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March 26, 2007



Hey Shane,
Great blog! I’ve read part 1 and 2 and I decided to comment once rather than twice.

I appreciate the fact that with this blog you put off the technical biblical debates for the time being in order to go on to address some important questions from a Classical Pentecostal position.
Specifically, questions of ecumenism, and elitism. Although, I believe the Bible needs to be the primary source for developing an authoritative view of Spirit Baptism, and normative Christian living, we must move on as Classical Pentecostals to address these issues (I use the term “Classical Pentecostals” to refer to those who are members of churches that came about from the “first wave” movement of the Holy Spirit which began in the first decade of the 1900’s, and uphold the doctrine of initial physical evidence).

Yet it is inevitable that when addressing the topic of elitism (essential for the ecumenical discussion) that the conversation be quickly drawn to what the nature of Spirit Baptism is, and the difference between Classical Pentecostal and Non-Classical Pentecostal Christians in regards to the Spirit’s work. I’d be willing to bet that this question (posed by Josh) is in the minds of many within and without the Assemblies of God.

In response to Josh, you avoided focusing on what the Spirit does in Pentecostals vs. what the Spirit doesn’t do in non-Pentecostals. And then you say:
• It’s a mystery.
• One experiences more power in prayer.
• One is more open to listening to the leading of the Holy Spirit.
On the other hand, you rightly point out that even non-Pentecostals, non-tongues speakers pray and listen to the Holy Spirit. Then you point to the testimony of Pentecostals that they claim to experience “a new dimension” of empowerment.

I know we as Pentecostals like to point to specific “crisis events” of the Holy Spirit’s work in our lives. The first crisis event is conversion were the Holy Spirit first indwells the believer. Then we like to point to a second (subsequent to conversion) crisis experience were the Holy Spirit empowers the believer for service. With this understanding (based on the crisis event concept), how can one avoid a two-class Christianity? One class of Christians made up of those who have only experienced the initial “filling/indwelling” of the Spirit. And the second class of Christians with both the filling/indwelling of the Spirit and the “filling/empowerment” of the Spirit?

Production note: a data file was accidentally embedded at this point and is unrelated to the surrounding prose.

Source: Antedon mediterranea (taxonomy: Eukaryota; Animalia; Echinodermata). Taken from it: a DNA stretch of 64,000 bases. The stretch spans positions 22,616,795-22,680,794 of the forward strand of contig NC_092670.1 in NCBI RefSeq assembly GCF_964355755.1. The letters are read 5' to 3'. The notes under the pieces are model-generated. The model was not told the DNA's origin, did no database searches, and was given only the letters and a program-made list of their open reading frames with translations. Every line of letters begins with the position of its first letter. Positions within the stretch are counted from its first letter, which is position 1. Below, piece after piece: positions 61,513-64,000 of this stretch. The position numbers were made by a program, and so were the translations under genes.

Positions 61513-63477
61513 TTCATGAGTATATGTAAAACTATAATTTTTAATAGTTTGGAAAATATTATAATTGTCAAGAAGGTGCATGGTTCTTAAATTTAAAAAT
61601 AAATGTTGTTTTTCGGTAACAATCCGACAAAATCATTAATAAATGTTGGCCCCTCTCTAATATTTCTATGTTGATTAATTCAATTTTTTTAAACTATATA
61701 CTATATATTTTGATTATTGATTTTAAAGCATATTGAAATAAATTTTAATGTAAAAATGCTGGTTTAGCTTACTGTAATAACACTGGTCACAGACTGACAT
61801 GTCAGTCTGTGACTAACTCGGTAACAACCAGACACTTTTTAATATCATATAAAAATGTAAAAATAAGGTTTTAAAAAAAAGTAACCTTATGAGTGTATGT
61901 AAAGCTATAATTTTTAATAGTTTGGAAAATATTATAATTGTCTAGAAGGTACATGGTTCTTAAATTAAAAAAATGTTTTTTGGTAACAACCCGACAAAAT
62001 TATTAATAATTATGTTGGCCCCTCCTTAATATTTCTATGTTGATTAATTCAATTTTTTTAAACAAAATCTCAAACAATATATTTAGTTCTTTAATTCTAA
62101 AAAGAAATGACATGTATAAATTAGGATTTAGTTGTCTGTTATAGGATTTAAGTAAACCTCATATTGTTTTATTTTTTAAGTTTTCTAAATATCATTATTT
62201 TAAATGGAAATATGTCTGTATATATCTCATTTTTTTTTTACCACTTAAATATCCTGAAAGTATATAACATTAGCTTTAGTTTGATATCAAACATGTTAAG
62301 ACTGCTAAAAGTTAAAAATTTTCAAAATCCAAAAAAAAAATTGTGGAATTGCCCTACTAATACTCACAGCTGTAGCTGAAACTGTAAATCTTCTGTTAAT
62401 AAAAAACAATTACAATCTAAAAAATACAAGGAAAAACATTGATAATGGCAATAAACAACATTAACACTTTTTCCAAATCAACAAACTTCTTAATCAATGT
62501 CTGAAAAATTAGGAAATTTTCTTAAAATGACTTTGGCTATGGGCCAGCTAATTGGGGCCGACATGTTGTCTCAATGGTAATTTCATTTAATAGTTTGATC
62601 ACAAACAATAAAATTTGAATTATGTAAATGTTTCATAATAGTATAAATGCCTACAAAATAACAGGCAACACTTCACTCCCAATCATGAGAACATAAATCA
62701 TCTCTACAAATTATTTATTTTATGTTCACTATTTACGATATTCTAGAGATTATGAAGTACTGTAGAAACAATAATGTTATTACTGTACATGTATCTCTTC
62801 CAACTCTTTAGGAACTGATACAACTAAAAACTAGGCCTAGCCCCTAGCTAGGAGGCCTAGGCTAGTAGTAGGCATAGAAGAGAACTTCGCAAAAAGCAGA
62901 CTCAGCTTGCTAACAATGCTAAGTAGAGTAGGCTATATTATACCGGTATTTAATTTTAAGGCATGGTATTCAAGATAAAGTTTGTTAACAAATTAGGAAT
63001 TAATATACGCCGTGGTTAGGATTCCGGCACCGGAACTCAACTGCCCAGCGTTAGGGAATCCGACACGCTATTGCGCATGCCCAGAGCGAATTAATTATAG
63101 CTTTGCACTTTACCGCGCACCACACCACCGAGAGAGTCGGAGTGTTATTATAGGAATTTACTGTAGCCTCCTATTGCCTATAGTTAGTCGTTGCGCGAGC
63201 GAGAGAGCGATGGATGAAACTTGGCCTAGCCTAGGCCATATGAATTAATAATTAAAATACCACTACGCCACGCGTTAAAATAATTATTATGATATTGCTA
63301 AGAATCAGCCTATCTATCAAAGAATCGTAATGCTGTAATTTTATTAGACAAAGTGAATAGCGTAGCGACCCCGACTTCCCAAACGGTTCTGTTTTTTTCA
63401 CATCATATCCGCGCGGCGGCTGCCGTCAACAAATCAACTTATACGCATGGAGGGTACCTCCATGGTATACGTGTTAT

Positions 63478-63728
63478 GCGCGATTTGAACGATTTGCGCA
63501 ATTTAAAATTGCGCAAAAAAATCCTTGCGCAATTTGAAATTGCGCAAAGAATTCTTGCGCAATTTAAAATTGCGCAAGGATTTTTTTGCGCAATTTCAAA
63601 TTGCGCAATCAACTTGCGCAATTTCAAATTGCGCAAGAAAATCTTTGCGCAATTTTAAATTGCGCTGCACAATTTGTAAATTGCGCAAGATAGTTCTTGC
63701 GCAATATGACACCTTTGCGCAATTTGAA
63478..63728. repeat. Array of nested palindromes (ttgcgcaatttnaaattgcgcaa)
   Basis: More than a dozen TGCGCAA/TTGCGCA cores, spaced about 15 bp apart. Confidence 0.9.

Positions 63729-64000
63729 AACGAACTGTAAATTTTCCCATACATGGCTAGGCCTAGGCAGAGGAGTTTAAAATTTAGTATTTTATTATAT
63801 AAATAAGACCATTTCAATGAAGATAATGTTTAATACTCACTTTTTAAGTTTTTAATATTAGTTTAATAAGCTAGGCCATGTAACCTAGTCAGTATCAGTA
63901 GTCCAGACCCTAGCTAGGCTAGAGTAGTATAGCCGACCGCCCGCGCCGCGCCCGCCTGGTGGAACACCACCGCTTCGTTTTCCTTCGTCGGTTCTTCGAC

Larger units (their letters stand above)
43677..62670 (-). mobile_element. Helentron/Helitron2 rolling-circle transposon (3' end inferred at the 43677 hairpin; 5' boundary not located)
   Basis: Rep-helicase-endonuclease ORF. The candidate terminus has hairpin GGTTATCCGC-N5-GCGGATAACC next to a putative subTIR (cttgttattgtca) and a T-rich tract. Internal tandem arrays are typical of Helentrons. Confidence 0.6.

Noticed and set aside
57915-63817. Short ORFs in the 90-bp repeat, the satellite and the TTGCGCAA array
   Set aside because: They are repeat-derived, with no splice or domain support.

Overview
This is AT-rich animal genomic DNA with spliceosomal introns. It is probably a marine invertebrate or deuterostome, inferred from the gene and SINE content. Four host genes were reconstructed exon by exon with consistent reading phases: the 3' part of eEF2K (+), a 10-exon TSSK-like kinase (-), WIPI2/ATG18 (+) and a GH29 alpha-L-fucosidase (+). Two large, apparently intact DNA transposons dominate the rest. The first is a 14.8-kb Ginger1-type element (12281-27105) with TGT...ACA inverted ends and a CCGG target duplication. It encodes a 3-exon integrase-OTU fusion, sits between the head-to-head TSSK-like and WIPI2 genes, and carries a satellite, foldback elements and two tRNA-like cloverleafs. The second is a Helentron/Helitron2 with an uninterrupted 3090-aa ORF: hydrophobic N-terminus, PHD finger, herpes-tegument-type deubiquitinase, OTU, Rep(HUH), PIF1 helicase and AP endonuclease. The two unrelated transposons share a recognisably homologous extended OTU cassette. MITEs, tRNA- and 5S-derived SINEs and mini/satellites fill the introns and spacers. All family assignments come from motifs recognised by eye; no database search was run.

I suggest we view the Holy Spirit’s work as more of a process or with a more organic paradigm. What does this look like? Well, the initial filling of the Holy Spirit is part of authentic conversion, and as a natural result of that communion there is empowerment for life and witness as our faith matures. Now, I agree that God uses “crisis experiences” along the journey, but rather than looking for that one Spirit baptism experience, we need to expect a continual stream of experiencing the Spirit who thrusts us into, or more accurately, empowers us within the missional context. The advantage to a more organic paradigm of Spirit-reception and empowerment is as Paul says, “For we were all baptized by one Spirit into one body” (1 Cor. 12:13). Furthermore, it encourages each of us as well as the whole community of Christ to expect to experience the continual filling of the Spirit of God for empowerment in the mission of God.

Why do I have the feeling that you have a number of questions? I too still have questions, but I am looking forward to our future conversation...


In the absence of more posts on this topic (which I assumed would have been many) I will step in again because I think that this topic is actually something of great importance for us to be discussing.

Shane, I really like the sentiment of your post, and I think I agree with you, however I'm pretty sure that you seem to have tried some kind of "Jedi mind-trick" on us to make it appear that you offered an answer when in fact you gently hopped, like a playful kangaroo, around the key points.
Can you give me (and other readers) something more concrete?

William, you seem to include yourself in the group "Classical Pentecostals", however you must be aware that your suggested paradigm is quite a long way away from what I would assume many (most?) would understand as the "Classical Pentecostal" position.
Can I ask how you arrived at this position? (Through your own reading/study, from sermons you've heard preached, people you've come in contact with?)

Cameron Thompson

Hi Shane,
Thanks again for your efforts here. I would have to affirm your position from my own 'experience'. I think that the work of the Spirit is obvious in the lives of many devout non-Pentecostal Christians; in motivation them for mission, love for neighbour, evangelism and the character of their lives.
I have often discovered the gifts of the Holy Spirit in operation amongst non-Pentecostals, although I have noticed that often they do not identify them so (maybe because they are not fully aware of how the Spirit is moving through them).
I have witness them offering words of wisdom, knowledge, and speaking prophesy. I have seen them exercise pastoral, preaching, teaching, helping gifts. I have seen them react to all sorts of situations in very Spirit-empowered manners, that at the time, put to shame any Pentecostal I had seen.